Vector-borne disease – the term commonly used to describe an illness caused by an infectious microbe that is transmitted to people by blood-sucking arthropods.

Day Four

After a decision that invisible stinging skin, electrocution by cold water, and a secretly broken tongue may require more than a Benadryl, I make a flurry of calls on my way to the closest clinic because, of course, it is the weekend.

Clinic woman: “We can’t help you here. It might have something to do with your bug bites but we don’t do blood work here. And, I don’t really know about the Benadryl and the baby.” Seriously! Buy a book, lady. I graciously thank her for nada ting and grab a bottle of formula on my way out. Just in case.

Racing home to feed the baby. In my fear of transferring this virus to him and my reluctance to even hold him, we used up all the bottles that I brought back from the island. I need to get me or this formula back there asap. My return flurry of calls begins.

Lactation person – Do not stop nursing unless you start a medication. You cannot give the baby a virus that way.

Pediatric nurse – Do not stop nursing unless you start a medication. You cannot give the baby a virus that way.

My doctor – Sometimes you can get neurological symptoms with a virus. Come to see me on Monday. Keep nursing. Take the Benadryl. If it gets worse go to the emergency room.

Within hours the unseen stinging crawls slowly, but certainly, up my arms.  I confirm that I can feel my tongue but I cannot taste anything. Rather, everything that I taste is the flavor of fizzing, tonic water. My mouth and face sting like I’m headed, full speed, down the highest mountain at Snowbird. And now, that pain vibrates from my shoulders to the tips of my fingers. It starts as if they have been dipped in rubbing alcohol, then slathered in hot peppers while baking in the sun. And that lower GI situation, still exists.

I do not know what it feels like to have a stroke and honestly, I feel like whatever this is it is progressing and moving fast.  Of course, after a week away, we have exhausted all of our babysitting resources. So D stays with the girls and I drive myself to the ER.  I have the baby with me so that I can nurse him. Who knows how long I will be waiting, especially if it’s for a freaking psych consult?! This is not the type of “running” that I intended to hit the ground and do. Not in my wildest dreams.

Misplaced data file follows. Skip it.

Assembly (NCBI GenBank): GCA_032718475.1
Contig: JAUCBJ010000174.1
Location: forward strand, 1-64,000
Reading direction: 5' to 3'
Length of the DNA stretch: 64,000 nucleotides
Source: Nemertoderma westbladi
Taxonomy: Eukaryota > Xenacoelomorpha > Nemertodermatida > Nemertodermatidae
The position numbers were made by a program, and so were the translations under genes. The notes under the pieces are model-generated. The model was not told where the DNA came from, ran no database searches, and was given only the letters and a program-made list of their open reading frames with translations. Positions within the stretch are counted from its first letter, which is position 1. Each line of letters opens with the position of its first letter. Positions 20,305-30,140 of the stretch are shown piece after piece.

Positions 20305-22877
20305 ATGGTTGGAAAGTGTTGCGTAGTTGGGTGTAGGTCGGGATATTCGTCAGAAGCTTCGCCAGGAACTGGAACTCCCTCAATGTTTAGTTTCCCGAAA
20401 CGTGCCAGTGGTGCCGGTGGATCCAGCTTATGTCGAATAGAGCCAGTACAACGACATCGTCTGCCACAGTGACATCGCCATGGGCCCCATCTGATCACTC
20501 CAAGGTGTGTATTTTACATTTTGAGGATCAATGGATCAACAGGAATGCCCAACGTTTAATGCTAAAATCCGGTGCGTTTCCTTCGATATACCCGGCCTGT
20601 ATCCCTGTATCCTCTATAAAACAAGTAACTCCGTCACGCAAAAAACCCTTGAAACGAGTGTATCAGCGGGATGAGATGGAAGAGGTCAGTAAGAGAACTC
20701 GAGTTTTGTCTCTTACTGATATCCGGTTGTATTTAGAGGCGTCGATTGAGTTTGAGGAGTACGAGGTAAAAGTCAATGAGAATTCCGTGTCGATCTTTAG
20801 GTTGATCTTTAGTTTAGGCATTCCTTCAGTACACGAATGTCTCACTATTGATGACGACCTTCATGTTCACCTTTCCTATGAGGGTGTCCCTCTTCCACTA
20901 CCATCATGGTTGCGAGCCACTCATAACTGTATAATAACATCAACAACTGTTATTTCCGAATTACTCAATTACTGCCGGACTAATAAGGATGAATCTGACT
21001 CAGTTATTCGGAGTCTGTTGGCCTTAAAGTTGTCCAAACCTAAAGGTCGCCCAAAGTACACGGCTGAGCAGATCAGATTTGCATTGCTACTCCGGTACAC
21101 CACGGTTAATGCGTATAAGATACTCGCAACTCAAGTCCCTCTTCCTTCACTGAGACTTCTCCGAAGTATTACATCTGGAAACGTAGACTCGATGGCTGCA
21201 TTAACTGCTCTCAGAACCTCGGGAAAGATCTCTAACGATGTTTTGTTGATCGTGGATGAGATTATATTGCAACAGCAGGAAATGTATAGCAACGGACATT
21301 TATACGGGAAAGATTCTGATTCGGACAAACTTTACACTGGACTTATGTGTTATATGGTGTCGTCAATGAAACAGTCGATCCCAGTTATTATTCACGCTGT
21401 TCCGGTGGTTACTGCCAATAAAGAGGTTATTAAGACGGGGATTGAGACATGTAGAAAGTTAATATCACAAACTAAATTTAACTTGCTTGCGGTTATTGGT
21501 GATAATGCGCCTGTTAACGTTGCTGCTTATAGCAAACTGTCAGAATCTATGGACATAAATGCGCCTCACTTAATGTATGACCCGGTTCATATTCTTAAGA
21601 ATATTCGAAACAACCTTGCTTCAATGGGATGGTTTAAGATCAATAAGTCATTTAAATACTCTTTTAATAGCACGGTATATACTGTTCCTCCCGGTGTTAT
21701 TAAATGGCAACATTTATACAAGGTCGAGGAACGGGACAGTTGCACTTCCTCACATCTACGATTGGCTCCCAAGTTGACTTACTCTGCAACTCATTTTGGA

Driving. My hands are burning up. I’m sweating and that turns my arms on fire. Should I be driving? Half of me wonders if there is some kind of screening protocol about driving yourself to the ER. I mean, if it’s so emergent, should you really be driving? Should I pull over and call an ambulance? What if I crash with the baby in the car? My mind is racing and the baby is quiet. Extra quiet. Four levels lower than the church mice quiet.

Suddenly, I am parking. Then re-parking and re-parking this ridiculous pick up truck in this spot the size of a Tic Tac container. OMG is this place serious?!

I hesitate before going in. Do I really want the baby in an ER? I spot the friend I called who dropped her own two kids and everything else to meet me at the lobby doors. I hand him over to her and end the internal dialogue. I am tired. Running on fear. I need someone in scrubs to assure me that my brain is not going to leak out of my ear tonight.

Keep walking, I command myself. You need your brain.


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